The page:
While in most developed countries, there is little, if any discrimination between the girl and the boy child as far as nutrition is concerned, a very large proportion of female child population in developing and economically weaker countries suffers from malnutrition. This is a fact corroborated by statistics, the result of researches of various agencies. But here the factors are completely cultural, in Asian, Latin American and some African cultures, a premium is placed on the baby boy and his upbringing is better monitored than a girl’s. An extreme result is female infanticide or even killing of female fetus in the womb itself. In basically agrarian societies, no one wants to be burdened with an unproductive member in the family. In partially agrarian cultures, no one wants to have a girl whose social status is far below that of the boy and in marrying her off, the family is often crippled by debt. So, infanticide or feticide is a better option. But more on that later.
The point here is, even in societies where there is no such inferiority hoisted on girl children, do parents, family or even the health services, place greater emphasis on the nutrition provided to a young girl? She is the mother of the next generation and hence, her basic nutrition should far outweigh the boy’s. A female body needs more calcium, iron and other nutrients in its formative years, to be able to bring forth healthy children and also keep their own bodies intact. No, this is not about considering procreation as the only activity that nature meant the woman to do. This is about the biological structure of the female. Whether or not she opts to become a mother, her chemistry and hormonal conditions change around mid-life and unless she has been well fed during her childhood and adolescence, the onset of middle age can bring in umpteen complications. How many doctors warn the parents of young girls about this? For them, food is not only about building and maintaining, but also about reserving for the time when bones will begin to thin and allow crippling diseases like osteoporosis to set in, or menopausal side effects due to certain deficiencies, or even recovery post childbirth, when the body’s stores have been all but depleted.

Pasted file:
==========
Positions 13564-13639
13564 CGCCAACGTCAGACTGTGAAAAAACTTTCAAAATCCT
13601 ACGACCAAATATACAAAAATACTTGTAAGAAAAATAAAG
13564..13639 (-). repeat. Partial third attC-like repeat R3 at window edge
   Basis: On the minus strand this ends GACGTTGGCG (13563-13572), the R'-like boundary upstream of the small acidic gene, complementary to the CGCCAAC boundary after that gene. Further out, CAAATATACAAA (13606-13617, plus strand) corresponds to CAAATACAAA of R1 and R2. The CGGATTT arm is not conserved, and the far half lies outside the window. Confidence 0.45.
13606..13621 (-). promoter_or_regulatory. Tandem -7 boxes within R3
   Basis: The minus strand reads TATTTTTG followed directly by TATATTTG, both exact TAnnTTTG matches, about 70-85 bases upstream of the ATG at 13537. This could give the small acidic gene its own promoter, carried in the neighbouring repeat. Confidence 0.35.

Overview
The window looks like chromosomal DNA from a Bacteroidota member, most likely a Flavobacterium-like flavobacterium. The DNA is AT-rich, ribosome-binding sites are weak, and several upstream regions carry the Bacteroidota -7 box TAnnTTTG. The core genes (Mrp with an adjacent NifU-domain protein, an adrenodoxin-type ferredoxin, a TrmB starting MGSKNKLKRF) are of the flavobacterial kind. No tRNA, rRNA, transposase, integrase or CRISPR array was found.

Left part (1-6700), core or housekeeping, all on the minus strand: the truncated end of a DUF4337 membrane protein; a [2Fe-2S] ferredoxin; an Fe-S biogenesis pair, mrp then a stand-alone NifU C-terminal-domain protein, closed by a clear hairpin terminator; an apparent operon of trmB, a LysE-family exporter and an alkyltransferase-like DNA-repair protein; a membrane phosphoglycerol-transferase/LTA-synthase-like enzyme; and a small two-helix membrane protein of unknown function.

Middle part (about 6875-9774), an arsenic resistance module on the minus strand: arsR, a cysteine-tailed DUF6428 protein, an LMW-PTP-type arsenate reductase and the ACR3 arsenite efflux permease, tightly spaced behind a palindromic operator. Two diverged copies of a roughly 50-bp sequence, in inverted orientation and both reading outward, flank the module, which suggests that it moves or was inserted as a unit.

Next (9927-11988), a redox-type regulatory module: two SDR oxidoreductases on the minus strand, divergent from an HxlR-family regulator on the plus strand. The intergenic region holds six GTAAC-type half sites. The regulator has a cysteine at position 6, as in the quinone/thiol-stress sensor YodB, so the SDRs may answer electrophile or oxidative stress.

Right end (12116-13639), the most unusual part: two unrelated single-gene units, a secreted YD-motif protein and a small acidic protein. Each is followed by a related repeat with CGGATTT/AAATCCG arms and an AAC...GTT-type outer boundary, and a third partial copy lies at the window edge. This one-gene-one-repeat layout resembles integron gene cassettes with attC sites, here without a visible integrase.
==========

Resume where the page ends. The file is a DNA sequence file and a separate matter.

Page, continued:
The first thing to do is to follow a health regime strictly. Aiming for a fit lifestyle (always place your needs before the family’s demands, because if you are down and out, who takes care of them? Worse still, who takes care of you?) Secondly, it is important for a woman to maintain an optimum body weight. Right from childhood, the parents should take care that her BMI and weight is proper, or else things may be dangerous. This is the primary reason why anorexic women may be everybody’s idea of beauty but they are nobody’s idea of fitness. Keeping a regular exercise regime will help, so will sticking to the good food pyramid recommendations for a good diet.
Here are some guidelines for women to follow a good health regime in their early years, pre-puberty, puberty and childbearing years…so they may not suffer the results of self-neglect in later years.
Parents of a girl should instill these values in their child early, preferably before puberty, so the routine can become a healthy lifelong habit. While binging and obesity have to be avoided, staving and anorexia are to be avoided too. So a good guidance from elders (parents or whoever they will listen to), is essential. Here, a lot of psychological factors are important too. The girl child must be taught the value of confidence, faith in one’s abilities and also that beauty is not about a thin body or a particular type of skin. This is definitely an onerous task, what with the regular bombardment of impossible idols for the young generation in media of every type. But a sustained, caring and intelligent guidance from elders who care can help instill the sense of “I Should be HEALTHY First…”in the girl. It goes a long way in fighting peer pressure for confirming to social (read POP) idols, when she feels she is good enough, even BETTER than Twiggy.